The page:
On Root as captain, I’m always nervous about changing because you think you have to. Smacks a bit of “it can’t get any worse”. It can always get worse. As Edgar says in King Lear, the worst is not, so long as we can say “this is the worst”. Root is great at the being nice and inoffensive part of the job (which maybe shouldn’t be important, but in reality is), and he is and will remain definitely a part of England’s first eleven. You can argue that only someone who hated Root would upon the rack of this tough world stretch him out longer, but he seems to want to continue. The wonder is, he hath endur’d so long. Sorry to disagree, but I feel that the weight of this sad time we must obey; speak what we feel, not what we ought to say.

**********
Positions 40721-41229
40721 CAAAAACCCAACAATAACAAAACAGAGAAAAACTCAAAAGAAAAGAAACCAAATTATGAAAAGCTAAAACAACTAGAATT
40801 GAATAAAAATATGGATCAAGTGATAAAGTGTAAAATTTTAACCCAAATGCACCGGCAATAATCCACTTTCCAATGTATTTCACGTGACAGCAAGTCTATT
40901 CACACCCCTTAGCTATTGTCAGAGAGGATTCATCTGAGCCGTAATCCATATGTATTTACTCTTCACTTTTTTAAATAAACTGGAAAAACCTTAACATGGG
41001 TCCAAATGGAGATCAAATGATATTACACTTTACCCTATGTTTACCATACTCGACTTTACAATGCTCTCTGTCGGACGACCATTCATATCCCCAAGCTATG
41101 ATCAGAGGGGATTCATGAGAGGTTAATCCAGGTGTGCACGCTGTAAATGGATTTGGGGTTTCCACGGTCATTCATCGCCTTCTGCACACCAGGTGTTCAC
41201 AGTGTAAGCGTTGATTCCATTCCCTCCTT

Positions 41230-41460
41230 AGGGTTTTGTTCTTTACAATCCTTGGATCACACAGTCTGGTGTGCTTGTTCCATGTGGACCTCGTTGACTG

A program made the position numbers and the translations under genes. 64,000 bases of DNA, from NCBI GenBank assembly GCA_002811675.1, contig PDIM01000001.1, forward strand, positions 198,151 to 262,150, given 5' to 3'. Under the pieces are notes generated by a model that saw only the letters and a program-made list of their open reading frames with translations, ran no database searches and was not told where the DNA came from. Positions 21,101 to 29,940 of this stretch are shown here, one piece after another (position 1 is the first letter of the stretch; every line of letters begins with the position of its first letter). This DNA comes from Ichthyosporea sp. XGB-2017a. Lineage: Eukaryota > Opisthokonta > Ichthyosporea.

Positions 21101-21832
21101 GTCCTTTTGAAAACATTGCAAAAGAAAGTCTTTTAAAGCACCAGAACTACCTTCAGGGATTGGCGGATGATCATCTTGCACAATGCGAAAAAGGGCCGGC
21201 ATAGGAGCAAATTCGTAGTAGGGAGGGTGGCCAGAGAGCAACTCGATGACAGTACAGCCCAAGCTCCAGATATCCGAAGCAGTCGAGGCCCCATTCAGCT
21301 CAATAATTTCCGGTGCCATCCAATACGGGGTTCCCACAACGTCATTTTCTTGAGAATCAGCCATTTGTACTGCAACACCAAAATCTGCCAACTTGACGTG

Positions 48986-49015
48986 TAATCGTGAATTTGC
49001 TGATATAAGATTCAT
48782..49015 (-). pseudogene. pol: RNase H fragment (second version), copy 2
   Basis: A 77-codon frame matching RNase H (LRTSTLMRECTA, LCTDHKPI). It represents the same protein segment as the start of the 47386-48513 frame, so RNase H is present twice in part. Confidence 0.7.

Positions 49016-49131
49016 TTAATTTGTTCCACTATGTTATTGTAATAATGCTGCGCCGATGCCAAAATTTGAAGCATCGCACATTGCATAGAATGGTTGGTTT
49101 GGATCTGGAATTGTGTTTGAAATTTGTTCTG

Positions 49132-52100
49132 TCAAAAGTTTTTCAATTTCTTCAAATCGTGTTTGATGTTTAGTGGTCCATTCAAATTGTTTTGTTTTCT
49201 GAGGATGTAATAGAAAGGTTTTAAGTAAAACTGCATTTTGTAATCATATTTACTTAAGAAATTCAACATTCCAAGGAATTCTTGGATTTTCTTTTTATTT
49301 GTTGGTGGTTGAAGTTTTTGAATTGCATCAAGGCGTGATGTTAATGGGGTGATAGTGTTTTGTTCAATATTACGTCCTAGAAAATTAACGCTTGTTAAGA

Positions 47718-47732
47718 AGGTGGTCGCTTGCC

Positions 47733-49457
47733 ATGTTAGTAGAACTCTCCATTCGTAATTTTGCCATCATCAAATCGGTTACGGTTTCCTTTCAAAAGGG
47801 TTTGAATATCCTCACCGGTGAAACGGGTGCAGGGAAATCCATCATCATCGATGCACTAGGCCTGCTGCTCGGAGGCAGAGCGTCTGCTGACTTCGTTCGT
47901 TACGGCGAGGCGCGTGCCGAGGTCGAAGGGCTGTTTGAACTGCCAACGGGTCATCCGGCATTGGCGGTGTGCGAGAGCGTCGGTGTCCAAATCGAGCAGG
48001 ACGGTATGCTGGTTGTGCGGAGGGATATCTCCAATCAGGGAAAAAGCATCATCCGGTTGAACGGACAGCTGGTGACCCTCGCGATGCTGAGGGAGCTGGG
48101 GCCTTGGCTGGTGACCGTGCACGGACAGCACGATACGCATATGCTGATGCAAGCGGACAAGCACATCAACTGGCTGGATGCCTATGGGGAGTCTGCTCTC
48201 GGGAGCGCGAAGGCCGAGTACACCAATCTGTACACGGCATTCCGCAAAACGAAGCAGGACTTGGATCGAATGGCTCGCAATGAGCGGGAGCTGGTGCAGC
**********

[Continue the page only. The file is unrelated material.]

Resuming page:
1. That’s a valid point about the intensity of recent touring environments, but we’d suggest that any toxicity from Anderson and Broad – two intelligent, experienced cricketers whose ill-temper is generally fed by their will to win – is arguably borne of an awareness that their captain is perhaps not doing a particularly good job any more – if he ever was.

      Things certainly can get worse, but even so there’s surely not much to be gained from them staying the same.

      1. Agree re Anderson and Broad, a ferocious will to win is hardly a bad thing, and even if the situation had become toxic (at least temporarily) it’s not necessarily the fault of two players who both seem in general likeable and pleasant, more everything put together. Might be complete nonsense anyway, of course.